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Celtic connections

The six Celtic languages currently spoken are divided into two branches: Goidelic or Gaelic, and Brythonic or British. The former branch consists of Irish, Manx and Scottish Gaelic, while the latter branch includes Welsh, Cornish and Breton. While there are many similarities between the languages in each branch, there are fewer similiarities between the two branches as they have had thousands of years to grow apart.

Differences in spelling and sound changes can disguise related words, but there are quite a few cognates that appear in most or all of the Celtic languages. In some cases the words in one language might be archaic or only used in place names, and more cognates can be found in earlier versions of the the languages. Some words are cognate within each branch of the Celtic languages, but not between the branches.

Words marked with an asterisk are archaic and/or used only in place names. The Cornish words shown are in Common Cornish (Kernewek Kemmyn). The Breton words are in Peurunvan/Modern Standard Spelling.

Sound changes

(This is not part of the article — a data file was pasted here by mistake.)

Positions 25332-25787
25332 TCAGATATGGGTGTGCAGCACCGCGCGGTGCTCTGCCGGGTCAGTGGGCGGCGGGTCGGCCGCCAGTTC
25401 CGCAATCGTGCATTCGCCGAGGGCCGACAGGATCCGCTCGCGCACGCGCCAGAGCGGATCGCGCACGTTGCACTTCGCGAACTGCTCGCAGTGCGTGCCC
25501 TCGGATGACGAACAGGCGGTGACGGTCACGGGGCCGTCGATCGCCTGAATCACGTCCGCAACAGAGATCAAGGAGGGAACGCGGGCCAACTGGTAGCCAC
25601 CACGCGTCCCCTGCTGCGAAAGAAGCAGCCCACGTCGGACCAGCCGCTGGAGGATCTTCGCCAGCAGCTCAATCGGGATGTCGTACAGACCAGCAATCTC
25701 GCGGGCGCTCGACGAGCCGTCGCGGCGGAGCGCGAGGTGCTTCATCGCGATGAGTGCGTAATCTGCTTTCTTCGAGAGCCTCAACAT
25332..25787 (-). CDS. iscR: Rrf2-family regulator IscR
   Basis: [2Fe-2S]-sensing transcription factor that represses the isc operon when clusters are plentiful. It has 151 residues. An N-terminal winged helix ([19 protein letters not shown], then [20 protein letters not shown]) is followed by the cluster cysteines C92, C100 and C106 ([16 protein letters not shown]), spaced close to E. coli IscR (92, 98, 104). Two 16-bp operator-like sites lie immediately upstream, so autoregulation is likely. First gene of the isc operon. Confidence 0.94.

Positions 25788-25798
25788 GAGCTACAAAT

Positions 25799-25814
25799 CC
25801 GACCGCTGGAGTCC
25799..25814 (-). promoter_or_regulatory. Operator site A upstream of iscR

Cognates that appear in all or most of the Celtic languages

Adjectives | Pronouns | Verbs | People | Animals | Birds | Fish | Parts of the body | Colours | Numbers | Time expressions | Musical terms | Other words


aon aon nane/un un onan unan one
dha da dau, dwy dew, diw daou, div two
trí trì tree tri, tair tri, teyr tri, teir three
ceathar ceithir kiare pedwar, pedair peswar, peder pevar,
cúig cóig queig pump pymp pemp five
sia shey chwech hwegh c'hwec'h six
seacht seachd siaght saith seyth seizh seven
ocht ochd hoght wyth eth eizh eight
naoi naoi nuy naw naw nav nine
deich deich jeih deg deg dek ten
fiche fichead feed ugain ugens ugent twenty
céad ceud keead cant kans kant hundred
míle mìle meeiley mil mil mil thousand


  • Welsh, Cornish and Breton have masculine and feminine forms for two, three and four

More numbers in Celtic languages


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Stòr-fhaclan Co-dhàimheil Ceilteach (Database of Celtic cognates)

McBain's Etymological Dictionary of the Gaelic Language

Other pages about Celtic languages